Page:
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Poster Presentations: Tuesday, November 2, 2010 |

Accuracy of Electrocardiogram in Diagnosing Left Ventricular Hypertrophy in Nonagenarians FREE TO VIEW

Yeruva M. Reddy, MD; Nancy Koster, MD; Venkata M. Alla, MD; Showri Karnam, MD; Sonica Saini, MD; Aryan N. Mooss, MD; Dennis J. Esterbrooks, MD
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Creighton University, Omaha, NE



Chest. 2010;138(4_MeetingAbstracts):187A. doi:10.1378/chest.11040
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Abstract

PURPOSE: The accuracy of electrocardiogram (EKG) in diagnosing left ventricular hypertrophy (LVH) in the very elderly population is unknown. We intended to evaluate the sensitivity and specificity of EKG in diagnosing LVH in a nonagenarian population and the factors affecting them with echocardiogram as the gold standard.

METHODS: We retrospectively evaluated the clinical history, electrocardiograms of 388 consecutive nonagenarians who underwent transthoracic echocardiogram in our center between October 2003 and November 2006. Patients with left bundle branch block, ventricular paced rhythm, moderate to severe pericardial effusion, infiltrative cardiac diseases were excluded. Gender-specific, left ventricular posterior and septal wall measurements were used to diagnose LVH by echocardiogram as per the current guidelines. Sokolov-Lyon Index and the Cornell voltage criteria were used to diagnose LVH by EKG.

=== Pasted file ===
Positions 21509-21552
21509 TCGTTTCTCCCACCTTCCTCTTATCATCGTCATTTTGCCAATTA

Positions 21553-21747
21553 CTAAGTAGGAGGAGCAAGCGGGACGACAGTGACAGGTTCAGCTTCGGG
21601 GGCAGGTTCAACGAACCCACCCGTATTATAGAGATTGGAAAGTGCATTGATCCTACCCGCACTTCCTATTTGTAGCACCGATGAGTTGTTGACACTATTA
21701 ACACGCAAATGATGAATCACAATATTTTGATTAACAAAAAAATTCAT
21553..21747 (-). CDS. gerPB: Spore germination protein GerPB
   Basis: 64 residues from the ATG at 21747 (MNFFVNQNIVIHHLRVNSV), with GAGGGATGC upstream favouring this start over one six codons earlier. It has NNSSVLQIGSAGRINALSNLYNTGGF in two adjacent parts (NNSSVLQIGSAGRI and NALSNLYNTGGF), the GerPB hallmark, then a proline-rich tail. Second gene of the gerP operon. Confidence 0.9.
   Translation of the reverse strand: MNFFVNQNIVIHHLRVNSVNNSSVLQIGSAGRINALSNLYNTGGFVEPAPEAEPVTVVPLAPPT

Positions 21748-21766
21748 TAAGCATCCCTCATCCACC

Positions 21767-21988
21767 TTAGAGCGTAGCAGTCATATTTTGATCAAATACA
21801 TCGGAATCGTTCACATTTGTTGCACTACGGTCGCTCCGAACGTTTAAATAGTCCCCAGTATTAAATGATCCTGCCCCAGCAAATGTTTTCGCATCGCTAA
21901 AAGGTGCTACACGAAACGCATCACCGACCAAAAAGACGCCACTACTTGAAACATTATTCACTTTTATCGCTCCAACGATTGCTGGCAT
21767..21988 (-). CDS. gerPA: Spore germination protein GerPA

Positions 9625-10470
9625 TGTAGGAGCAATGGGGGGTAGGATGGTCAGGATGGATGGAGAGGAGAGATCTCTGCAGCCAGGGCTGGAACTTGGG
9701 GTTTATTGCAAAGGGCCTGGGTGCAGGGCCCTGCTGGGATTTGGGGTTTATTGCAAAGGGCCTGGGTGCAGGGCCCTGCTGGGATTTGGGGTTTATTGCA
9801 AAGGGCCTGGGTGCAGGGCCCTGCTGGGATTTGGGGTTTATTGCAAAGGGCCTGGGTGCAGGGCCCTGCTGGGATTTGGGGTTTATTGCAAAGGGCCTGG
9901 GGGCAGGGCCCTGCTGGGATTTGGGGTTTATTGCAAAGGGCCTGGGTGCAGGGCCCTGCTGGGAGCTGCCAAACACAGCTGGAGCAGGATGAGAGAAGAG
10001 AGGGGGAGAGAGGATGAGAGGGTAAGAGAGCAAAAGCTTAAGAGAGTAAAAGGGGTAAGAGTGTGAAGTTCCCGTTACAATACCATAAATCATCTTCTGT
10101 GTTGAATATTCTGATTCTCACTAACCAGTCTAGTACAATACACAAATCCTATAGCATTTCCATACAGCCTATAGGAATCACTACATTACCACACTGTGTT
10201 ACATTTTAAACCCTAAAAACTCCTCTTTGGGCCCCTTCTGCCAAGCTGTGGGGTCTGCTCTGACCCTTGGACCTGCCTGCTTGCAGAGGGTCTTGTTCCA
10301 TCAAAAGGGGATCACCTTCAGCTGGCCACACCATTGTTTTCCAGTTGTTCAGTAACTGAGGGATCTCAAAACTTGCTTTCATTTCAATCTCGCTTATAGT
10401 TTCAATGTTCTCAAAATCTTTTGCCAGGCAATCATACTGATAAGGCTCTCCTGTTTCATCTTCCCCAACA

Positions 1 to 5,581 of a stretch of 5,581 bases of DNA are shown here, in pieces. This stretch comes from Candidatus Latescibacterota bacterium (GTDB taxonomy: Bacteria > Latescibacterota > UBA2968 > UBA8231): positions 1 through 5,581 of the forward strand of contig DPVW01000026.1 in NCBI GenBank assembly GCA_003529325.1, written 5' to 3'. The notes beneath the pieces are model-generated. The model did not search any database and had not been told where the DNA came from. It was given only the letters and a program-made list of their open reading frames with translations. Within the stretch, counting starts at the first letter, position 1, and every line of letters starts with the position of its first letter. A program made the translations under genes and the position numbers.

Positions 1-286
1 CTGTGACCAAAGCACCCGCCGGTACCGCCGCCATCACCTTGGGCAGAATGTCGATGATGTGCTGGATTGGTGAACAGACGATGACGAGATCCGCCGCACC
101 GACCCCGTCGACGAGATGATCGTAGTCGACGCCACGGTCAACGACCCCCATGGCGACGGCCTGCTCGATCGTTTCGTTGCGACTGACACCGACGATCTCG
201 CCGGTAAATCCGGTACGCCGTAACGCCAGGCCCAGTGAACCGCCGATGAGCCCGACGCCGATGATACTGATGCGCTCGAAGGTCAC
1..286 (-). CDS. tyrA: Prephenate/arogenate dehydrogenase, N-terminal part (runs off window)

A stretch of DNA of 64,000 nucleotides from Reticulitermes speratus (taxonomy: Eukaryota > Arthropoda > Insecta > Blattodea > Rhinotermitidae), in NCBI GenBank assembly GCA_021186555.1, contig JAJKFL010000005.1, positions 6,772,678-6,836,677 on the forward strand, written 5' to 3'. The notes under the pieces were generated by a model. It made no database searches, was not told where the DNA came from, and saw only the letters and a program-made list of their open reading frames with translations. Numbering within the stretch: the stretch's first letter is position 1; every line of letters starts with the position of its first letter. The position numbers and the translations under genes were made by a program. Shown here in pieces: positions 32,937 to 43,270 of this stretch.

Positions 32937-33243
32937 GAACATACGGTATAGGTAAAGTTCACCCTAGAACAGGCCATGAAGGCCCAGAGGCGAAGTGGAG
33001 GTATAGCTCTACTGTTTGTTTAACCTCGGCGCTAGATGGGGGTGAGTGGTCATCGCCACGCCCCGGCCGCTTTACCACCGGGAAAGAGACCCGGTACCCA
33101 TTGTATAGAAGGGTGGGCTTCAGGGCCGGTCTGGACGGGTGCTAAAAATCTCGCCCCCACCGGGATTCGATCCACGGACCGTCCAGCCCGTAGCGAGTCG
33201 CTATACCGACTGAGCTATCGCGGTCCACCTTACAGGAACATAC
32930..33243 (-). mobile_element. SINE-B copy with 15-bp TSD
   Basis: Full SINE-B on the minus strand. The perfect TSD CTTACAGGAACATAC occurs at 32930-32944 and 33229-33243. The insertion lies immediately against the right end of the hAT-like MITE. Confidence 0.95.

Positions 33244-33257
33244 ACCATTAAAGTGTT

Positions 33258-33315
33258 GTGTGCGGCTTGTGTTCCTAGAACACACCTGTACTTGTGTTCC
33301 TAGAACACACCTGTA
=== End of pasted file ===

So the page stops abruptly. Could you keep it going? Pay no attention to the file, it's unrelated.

RESULTS: The mean age of the 388 patients in the study was 92.3 years with 102 (26%) males and 286 (74%) females. LVH was identified in 301 (78%) patients by echocardiogram of which 182 (47%), 90 (23%) and 29 (8%) had mild, moderate and severe LVH respectively. Only 80 (21%) patients were diagnosed with LVH using the EKG criteria. The overall sensitivity and specificity of EKG to diagnose LVH was 22.9% and 87.4% respectively. The accuracy was similar among males and females. The sensitivity and specificity in patients >95 years was lower than those < 95 years (18.6% and 64% vs 23.9% and 92.8% respectively). As the body mass index (BMI) increased the sensitivity decreased and the specificity increased. The sensitivity in patients with BMI < 20, 20-24.9, 25-29.9 and >30 were 32.3%, 26%, 20% and 24.4% respectively. The specificity in the above BMI groups were 75%, 86.7%, 88% and 100% respectively.

CONCLUSION: EKG is very insensitive in diagnosing LVH in nonagenarians. The accuracy is lesser in patients >95 years of age than those < 95 years. With increasing BMI, the sensitivity decreases and specificity increases.

CLINICAL IMPLICATIONS: EKG is not a reliable tool in diagnosing LVH in the very elderly, particularly in the higher BMI groups.

DISCLOSURE: Yeruva Reddy, No Financial Disclosure Information; No Product/Research Disclosure Information

12:45 PM - 2:00 PM


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